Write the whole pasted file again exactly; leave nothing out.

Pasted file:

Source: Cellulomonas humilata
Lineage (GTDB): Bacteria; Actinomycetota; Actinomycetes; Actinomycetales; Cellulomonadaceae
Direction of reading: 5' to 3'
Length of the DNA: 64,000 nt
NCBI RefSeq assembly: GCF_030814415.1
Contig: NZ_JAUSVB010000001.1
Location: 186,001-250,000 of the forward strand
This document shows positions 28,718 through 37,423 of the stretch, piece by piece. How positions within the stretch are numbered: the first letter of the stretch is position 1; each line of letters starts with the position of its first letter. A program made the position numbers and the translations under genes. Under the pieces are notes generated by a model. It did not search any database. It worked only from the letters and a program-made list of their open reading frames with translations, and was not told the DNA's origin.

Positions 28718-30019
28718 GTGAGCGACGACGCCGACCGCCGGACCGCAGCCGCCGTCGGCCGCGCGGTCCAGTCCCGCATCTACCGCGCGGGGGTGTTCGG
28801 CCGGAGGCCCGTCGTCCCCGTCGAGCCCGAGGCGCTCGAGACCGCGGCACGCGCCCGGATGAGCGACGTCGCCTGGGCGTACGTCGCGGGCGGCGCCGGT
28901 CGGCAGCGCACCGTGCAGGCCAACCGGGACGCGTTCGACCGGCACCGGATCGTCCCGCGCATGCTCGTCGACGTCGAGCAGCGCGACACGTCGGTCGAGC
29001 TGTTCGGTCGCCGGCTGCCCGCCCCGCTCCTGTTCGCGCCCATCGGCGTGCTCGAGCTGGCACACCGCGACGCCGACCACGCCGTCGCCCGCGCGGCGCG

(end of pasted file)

Source: Cellulomonas humilata
Lineage (GTDB): Bacteria; Actinomycetota; Actinomycetes; Actinomycetales; Cellulomonadaceae
Direction of reading: 5' to 3'
Length of the DNA: 64,000 nt
NCBI RefSeq assembly: GCF_030814415.1
Contig: NZ_JAUSVB010000001.1
Location: 186,001-250,000 of the forward strand
This document shows positions 28,718 through 37,423 of the stretch, piece by piece. How positions within the stretch are numbered: the first letter of the stretch is position 1; each line of letters starts with the position of its first letter. A program made the position numbers and the translations under genes. Under the pieces are notes generated by a model. It did not search any database. It worked only from the letters and a program-made list of their open reading frames with translations, and was not told the DNA's origin.

Positions 28718-30019
28718 GTGAGCGACGACGCCGACCGCCGGACCGCAGCCGCCGTCGGCCGCGCGGTCCAGTCCCGCATCTACCGCGCGGGGGTGTTCGG
28801 CCGGAGGCCCGTCGTCCCCGTCGAGCCCGAGGCGCTCGAGACCGCGGCACGCGCCCGGATGAGCGACGTCGCCTGGGCGTACGTCGCGGGCGGCGCCGGT
28901 CGGCAGCGCACCGTGCAGGCCAACCGGGACGCGTTCGACCGGCACCGGATCGTCCCGCGCATGCTCGTCGACGTCGAGCAGCGCGACACGTCGGTCGAGC
29001 TGTTCGGTCGCCGGCTGCCCGCCCCGCTCCTGTTCGCGCCCATCGGCGTGCTCGAGCTGGCACACCGCGACGCCGACCACGCCGTCGCCCGCGCGGCGCG